Using and creating Capture One Pro Styles
Among its many strengths, the way in which Capture One handles both third-party and user created styles is particularly nice thanks to its support of styles as layers. While other raw processors like Lightroom apply the settings of a style or preset to the image as a whole, Capture One allows you to apply a style directly to a new layer. This has the benefit of layering a style on top of any other changes you may have on your background layer as opposed to overwriting them, along with the ability to scale back the intensity of that style through the use of layer opacity. While this has tremendous benefits during its use, creating and managing styles is not necessarily as intuitive and simple as it may seem.
During the creation of your own styles, there are a number of things to consider such as:
- What tools are well suited to styles?
- Which ones should be avoided?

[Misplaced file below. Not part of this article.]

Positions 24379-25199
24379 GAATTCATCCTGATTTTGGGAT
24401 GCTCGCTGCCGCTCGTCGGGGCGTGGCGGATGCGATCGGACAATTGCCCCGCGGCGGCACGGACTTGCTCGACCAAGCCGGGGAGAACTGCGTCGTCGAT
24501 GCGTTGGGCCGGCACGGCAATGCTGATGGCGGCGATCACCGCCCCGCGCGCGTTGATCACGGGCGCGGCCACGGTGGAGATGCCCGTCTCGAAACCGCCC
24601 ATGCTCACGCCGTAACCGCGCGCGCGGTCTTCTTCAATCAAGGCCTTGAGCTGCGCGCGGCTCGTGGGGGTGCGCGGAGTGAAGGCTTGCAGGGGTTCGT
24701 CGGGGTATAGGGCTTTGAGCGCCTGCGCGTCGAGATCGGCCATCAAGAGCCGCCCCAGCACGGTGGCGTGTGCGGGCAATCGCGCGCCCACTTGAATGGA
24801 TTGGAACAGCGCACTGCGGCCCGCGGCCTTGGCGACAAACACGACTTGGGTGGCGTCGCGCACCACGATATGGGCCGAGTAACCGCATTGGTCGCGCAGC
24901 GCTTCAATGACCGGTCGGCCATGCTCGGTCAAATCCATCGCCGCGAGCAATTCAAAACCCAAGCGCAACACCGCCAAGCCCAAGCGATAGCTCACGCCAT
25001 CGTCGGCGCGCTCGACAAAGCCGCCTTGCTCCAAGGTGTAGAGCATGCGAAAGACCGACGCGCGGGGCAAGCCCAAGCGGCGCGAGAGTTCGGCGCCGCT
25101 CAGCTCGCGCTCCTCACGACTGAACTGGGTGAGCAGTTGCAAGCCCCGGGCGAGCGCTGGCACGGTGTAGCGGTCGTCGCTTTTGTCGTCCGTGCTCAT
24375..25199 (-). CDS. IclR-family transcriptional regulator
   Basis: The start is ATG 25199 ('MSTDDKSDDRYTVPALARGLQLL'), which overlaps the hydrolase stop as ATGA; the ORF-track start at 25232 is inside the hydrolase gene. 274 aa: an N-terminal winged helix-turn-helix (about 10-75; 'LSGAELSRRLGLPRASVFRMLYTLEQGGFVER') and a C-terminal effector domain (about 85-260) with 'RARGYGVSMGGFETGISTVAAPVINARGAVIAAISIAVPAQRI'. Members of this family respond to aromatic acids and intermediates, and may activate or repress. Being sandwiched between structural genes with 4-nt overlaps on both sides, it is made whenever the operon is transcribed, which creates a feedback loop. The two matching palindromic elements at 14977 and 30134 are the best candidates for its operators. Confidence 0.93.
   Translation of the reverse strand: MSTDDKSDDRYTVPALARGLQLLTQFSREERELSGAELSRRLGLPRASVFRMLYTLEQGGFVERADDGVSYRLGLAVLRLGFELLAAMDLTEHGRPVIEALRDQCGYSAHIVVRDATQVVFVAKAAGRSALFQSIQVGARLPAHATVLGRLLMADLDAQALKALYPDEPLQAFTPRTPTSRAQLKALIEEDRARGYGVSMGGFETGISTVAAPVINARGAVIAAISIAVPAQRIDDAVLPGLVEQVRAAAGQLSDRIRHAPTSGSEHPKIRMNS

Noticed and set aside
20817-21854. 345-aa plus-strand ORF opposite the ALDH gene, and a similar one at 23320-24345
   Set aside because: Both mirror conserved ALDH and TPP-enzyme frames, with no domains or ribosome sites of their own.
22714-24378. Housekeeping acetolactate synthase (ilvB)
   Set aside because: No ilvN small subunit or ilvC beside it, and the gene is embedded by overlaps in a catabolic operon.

- How do you create generic styles that will work across a variety of images?
- How can I group and distribute styles?
These are important questions since you always need to keep in mind that your style must be relevant beyond just one or a few images. You have to consider how you or someone else will use these styles in the future and whether you are providing enough flexibility to make the style relevant, but also not so subtle that it won't have its own character.
Another non-intuitive aspect is how to group your styles together and manage them as your list size grows. There are no tools built directly into Capture One to rename and move styles around so you'll need to learn how to do this via the file system.
All these topics are covered in my in-depth tutorial on Capture One styles found below.
Whether you purchase third party styles such as the ones sold in our store, or create your own, understanding their nuances is critical to getting the most out of them and retaining a look that is still distinctly yours.